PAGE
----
Marlborough winemakers hope 'beautiful vintage' will shore up sales after COVID-19

By Tracy Neal for RNZ

Marlborough winemakers are hoping the best harvest in a decade will help shore up exports and cellar door sales.

COVID-19 hit hardest as the harvest was in full-swing, forcing a rapid shift in how it was managed.

Now the grapes are in, some say the hard work is only just starting as they strive to maintain markets.

On a late autumn morning, as the fog was just lifting off the hills above the Wairau River, Huia Winery's team of three - Claire Allan, husband Mike and daughter Sophie, were taking a break amid the tanks and wooden barrels in their organic winery.

Mike said the calm, warm autumn had made this the best vintage since at least 2010.

"It's been a perfect harvest, given all the other things that have gone on that made it relatively easy.

"It's a beautiful, beautiful vintage."

Claire, Mike and Sophie Allan.
Claire, Mike and Sophie Allan. Photo credit: RNZ/ Tracy Neal

The risks from COVID-19 on workers who had to be housed in isolation meant the Allans had to let their small harvest team go.

"It became apparent, especially with the three guys from overseas who were living in houses with flatmates that worked in other big wineries - we were quite conscious that if we ever got Covid, our harvest was going to be very much compromised," Mike said.

The workers were kept on the payroll with help from the wage subsidy, and the family rolled up their sleeves and got picking.

Sophie said it was a good break from study for the degree she has just earned. The 23-year-old said despite how hard the work was, it was also fun.

"I've been studying for five years which was all in my head, and this is such practical work so it was quite liberating really."

Claire said of all the hurdles placed in front of them in recent years - including the 2016 earthquake which shook them almost to pieces - COVID-19 was massive.

It has hit cellar door sales hard, which had been the best in more than a decade.

"This is really quite extraordinary. Our cellar door business was the best it's been since pre-recession, then we had to close which was completely understandable but right now we are relying on historical sales and the small amount of sales coming in from very damaged markets."

The Allans said the US market was still "trudging on" but was 50 percent down. The UK was not selling a lot because restaurants were still shut. All but one Australian distributor had stopped buying their wine, but mail orders had increased during lockdown.

COVID-19 also meant rapid thinking about new ways to do business.

For Mike and Claire that meant a crash course in the use of social media, guided by Sophie. Mike said they were recently up at 2am to livestream to their distributor in New York.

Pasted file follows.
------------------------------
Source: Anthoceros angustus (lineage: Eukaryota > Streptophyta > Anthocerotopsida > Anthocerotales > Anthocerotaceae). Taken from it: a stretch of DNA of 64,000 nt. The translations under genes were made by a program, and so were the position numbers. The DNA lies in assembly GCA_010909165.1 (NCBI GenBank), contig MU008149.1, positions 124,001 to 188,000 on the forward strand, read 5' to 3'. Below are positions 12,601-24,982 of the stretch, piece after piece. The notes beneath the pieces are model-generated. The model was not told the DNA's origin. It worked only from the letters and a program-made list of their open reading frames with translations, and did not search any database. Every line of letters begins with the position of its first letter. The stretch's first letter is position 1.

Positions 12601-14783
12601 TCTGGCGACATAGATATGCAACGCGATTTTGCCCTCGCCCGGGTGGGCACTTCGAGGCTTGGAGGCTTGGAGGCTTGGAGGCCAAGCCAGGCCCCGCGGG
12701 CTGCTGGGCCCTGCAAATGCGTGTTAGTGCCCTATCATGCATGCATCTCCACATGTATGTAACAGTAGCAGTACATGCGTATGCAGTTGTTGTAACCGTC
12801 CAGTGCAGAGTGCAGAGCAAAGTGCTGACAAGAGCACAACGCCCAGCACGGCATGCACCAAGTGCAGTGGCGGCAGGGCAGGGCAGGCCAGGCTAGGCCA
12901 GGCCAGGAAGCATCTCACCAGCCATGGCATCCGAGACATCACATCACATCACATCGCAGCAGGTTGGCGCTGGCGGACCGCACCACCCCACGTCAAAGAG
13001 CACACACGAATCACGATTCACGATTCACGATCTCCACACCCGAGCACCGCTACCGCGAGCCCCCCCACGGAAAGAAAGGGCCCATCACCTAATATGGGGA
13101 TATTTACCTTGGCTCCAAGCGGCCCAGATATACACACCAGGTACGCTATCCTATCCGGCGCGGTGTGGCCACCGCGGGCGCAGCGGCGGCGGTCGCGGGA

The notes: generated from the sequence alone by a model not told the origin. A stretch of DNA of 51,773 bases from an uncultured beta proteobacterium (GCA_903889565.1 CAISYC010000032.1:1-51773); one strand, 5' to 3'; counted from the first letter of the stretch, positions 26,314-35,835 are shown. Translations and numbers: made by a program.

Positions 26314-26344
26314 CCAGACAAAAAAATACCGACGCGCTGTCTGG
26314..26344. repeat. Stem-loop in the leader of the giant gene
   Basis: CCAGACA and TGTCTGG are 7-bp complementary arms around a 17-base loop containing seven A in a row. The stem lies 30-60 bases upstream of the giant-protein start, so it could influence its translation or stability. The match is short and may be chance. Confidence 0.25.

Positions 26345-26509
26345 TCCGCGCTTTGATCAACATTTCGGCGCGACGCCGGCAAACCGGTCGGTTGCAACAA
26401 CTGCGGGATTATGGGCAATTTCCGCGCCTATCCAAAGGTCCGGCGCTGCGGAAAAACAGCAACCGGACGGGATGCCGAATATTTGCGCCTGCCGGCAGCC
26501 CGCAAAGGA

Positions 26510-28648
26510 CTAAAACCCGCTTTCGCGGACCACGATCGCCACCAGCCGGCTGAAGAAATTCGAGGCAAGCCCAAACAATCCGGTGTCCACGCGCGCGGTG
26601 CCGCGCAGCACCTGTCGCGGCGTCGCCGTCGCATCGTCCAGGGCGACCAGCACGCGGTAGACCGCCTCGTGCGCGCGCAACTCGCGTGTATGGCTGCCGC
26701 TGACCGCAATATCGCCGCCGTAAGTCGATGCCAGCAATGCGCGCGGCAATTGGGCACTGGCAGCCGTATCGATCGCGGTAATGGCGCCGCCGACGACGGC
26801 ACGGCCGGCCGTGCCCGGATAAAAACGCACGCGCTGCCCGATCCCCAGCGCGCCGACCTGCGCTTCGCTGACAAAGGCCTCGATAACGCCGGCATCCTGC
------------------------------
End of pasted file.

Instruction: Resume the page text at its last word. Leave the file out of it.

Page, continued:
"A lot of their customers were tuned in to that, whereas before, we often spent up to four months each year between Claire and I travelling to markets, but that's all going to change.

"We're learning to communicate in other ways with a market that's also adjusting."

Alongside their wine-making skills they were also honing film-making skills. Mike became a videographer producing short films about their winery to be streamed online.

"Sophie is the critic, and I thought I'd escaped everything but I'm actually the person doing the tasting," Claire said.

"Recording is a way of being there, but not being there."

Marcus Pickens and Tom Trolove.
Marcus Pickens and Tom Trolove. Photo credit: RNZ/ Tracy Neal

Wine Marlborough general manager Marcus Pickens said Covid-19 had prompted a reinvention of the way the industry operated.

Growers had to quickly adapt so the harvest could continue, including isolating workers.

"There were all these challenges that had to be navigated and the solutions were pretty novel in many cases, with campervans or relocating people into new accommodation.

"Every solution was found and tested and it worked."

Pickens was aware of the fingers pointed at the wine industry, which was allowed to keep going at a time other industries and businesses had to shut down. He was also aware of the privilege it was granted that meant it could carry on, and said the industry strived hard to comply with strict rules.

"There were some loud, negative voices at the beginning but I think most people understood the need for it to continue, and I guess the long-term impact is if you don't have a harvest for one year the impact is permanent for most wine businesses."

German wine-making student Benjamin Messing was packing his bags for the journey home in June. He had been a cellarhand at Framingham Wines in Renwick since February, aiming to learn in the New Zealand capital of sauvignon blanc.

"Back home there is a lot of riesling and because of climate change it's getting harder to grow. Every year we get more sun and riesling needs a lot of acid so a lot of people in Germany are starting to grow sauvignon blanc."

For Messing, it had not been the working holiday he had planned, despite the apartment accommodation he was moved to, and the supplied groceries which meant he did not have to shop.

"A really big part of an internship is meeting new people from around the world, making new contacts; but we had to stay in our bubble from the apartment to the winery and back, so I didn't meet any new people at all."

Pickens said few Marlborough wine growers were waiting around, hoping for the best.

"Everyone's just putting their best foot forward and getting on with new ideas, new methods, new ways of promoting and we'll support that as an industry body.

"Overall I think New Zealand and our wine is in a reasonably good position."

The Allans said little about the future was certain until the world started opening up again.

"We will have a better idea in September/October."

RNZ

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